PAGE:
No less an official than U.S. Attorney General Eric Holder rolled out yesterday’s new government-backed public relations war on piracy.
“In just a few moments, we’ll be unveiling a series of television, radio, and internet messages designed to help get the word out about the dangers of buying counterfeit goods, and the seriousness of intellectual property theft,” he said at the press conference.
Holder seemed proud of the new push to educate Americans about the perils of internet downloads and online prescriptions, and why not? His briefing on the plan probably made it all sound hip and informative. Then came the actual video. “Lurid” doesn’t begin to describe the one-minute spot, which begins with two teenagers looking at a pirated DVD on the street and then moves in whiplash-inducing fashion to drugs, gang violence, child labor, and thugs sitting around looking generally evil and counting their phat loot. The video does for “piracy” what “reefer madness” and “hairy palms” did for an older generation’s social ills.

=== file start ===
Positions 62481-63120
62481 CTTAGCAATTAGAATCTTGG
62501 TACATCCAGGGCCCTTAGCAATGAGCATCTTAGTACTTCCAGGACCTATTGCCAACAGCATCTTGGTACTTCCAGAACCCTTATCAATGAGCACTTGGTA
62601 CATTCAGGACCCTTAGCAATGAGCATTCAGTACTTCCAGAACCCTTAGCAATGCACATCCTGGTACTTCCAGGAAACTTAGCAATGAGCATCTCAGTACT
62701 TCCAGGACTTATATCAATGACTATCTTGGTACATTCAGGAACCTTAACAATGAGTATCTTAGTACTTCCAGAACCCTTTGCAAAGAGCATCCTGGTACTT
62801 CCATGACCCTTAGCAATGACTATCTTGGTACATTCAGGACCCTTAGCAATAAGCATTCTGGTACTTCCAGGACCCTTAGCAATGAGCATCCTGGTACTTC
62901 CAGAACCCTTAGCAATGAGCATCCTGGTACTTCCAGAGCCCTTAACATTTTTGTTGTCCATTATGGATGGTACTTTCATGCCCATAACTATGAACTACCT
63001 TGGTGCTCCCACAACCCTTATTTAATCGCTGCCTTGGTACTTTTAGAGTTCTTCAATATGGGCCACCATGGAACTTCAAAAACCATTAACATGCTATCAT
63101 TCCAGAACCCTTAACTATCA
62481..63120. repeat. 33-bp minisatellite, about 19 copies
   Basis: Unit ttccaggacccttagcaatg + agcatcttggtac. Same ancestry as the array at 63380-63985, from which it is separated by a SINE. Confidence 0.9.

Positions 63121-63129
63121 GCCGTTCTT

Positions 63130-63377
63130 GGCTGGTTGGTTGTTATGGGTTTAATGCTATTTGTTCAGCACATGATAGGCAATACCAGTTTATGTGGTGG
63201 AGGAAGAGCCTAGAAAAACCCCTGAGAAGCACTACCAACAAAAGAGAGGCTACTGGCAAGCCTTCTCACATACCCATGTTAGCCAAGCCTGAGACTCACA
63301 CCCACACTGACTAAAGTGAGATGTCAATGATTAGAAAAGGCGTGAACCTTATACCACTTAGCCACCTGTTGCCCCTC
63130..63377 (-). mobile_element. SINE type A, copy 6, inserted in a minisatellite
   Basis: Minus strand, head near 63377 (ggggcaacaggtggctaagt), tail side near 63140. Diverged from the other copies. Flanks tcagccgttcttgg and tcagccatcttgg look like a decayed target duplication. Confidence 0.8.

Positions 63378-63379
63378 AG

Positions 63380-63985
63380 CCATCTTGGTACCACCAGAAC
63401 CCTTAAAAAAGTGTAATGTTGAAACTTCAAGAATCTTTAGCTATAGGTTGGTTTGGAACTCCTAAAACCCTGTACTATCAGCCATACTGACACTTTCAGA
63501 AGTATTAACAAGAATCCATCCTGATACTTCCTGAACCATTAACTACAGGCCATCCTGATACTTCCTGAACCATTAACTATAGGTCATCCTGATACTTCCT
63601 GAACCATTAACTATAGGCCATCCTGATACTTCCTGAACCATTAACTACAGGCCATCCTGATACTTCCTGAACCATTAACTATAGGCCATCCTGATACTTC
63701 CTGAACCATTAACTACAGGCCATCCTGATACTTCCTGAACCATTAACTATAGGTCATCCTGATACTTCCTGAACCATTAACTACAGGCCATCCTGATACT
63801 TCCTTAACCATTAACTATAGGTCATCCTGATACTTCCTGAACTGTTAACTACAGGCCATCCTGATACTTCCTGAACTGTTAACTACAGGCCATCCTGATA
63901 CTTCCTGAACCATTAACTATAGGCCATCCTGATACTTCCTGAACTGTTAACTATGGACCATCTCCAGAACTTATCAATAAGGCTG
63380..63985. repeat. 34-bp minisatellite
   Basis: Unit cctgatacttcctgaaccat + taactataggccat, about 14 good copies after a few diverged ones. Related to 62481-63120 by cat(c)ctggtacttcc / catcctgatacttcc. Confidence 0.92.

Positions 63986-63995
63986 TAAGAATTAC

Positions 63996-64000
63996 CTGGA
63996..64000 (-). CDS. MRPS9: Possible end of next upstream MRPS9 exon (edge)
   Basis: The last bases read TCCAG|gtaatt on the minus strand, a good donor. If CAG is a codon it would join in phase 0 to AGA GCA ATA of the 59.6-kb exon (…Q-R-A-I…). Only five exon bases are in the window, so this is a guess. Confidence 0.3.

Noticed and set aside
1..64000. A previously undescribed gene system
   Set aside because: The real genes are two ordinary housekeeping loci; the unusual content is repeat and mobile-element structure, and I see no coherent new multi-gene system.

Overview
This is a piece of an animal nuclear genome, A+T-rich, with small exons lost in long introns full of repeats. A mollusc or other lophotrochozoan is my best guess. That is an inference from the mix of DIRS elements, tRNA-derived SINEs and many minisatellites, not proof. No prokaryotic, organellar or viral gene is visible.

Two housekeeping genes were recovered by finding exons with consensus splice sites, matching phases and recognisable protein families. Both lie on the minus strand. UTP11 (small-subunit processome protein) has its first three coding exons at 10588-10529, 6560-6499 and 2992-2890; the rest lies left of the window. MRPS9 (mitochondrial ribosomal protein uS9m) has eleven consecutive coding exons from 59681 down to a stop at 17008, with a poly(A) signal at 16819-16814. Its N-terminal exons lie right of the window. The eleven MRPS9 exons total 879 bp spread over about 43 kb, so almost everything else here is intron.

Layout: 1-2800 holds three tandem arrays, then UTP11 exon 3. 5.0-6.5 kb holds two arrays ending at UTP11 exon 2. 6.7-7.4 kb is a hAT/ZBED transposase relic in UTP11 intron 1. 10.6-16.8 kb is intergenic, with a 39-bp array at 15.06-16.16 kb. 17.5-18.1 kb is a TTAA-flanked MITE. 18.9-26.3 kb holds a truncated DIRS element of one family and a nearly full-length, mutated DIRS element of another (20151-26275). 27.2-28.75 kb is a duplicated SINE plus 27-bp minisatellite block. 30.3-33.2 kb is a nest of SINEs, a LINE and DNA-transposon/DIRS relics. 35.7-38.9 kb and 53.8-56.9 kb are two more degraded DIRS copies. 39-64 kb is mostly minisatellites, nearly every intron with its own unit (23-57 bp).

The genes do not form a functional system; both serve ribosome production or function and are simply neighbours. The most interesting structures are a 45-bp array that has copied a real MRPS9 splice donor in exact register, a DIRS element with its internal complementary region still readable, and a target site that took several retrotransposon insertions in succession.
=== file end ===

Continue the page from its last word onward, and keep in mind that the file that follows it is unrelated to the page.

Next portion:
As you watch the video below, remember: your tax dollars helped pay for this.
The whole campaign is run by the National Crime Prevention Council (NCPC), the group responsible for McGruff the Crime Dog. McGruff, the “take a bite out of crime” super-sleuth, is recognized by 49 percent of younger adults and teens, says NCPC, which plans to make McGruff “a valuable asset in educating people about intellectual property theft.”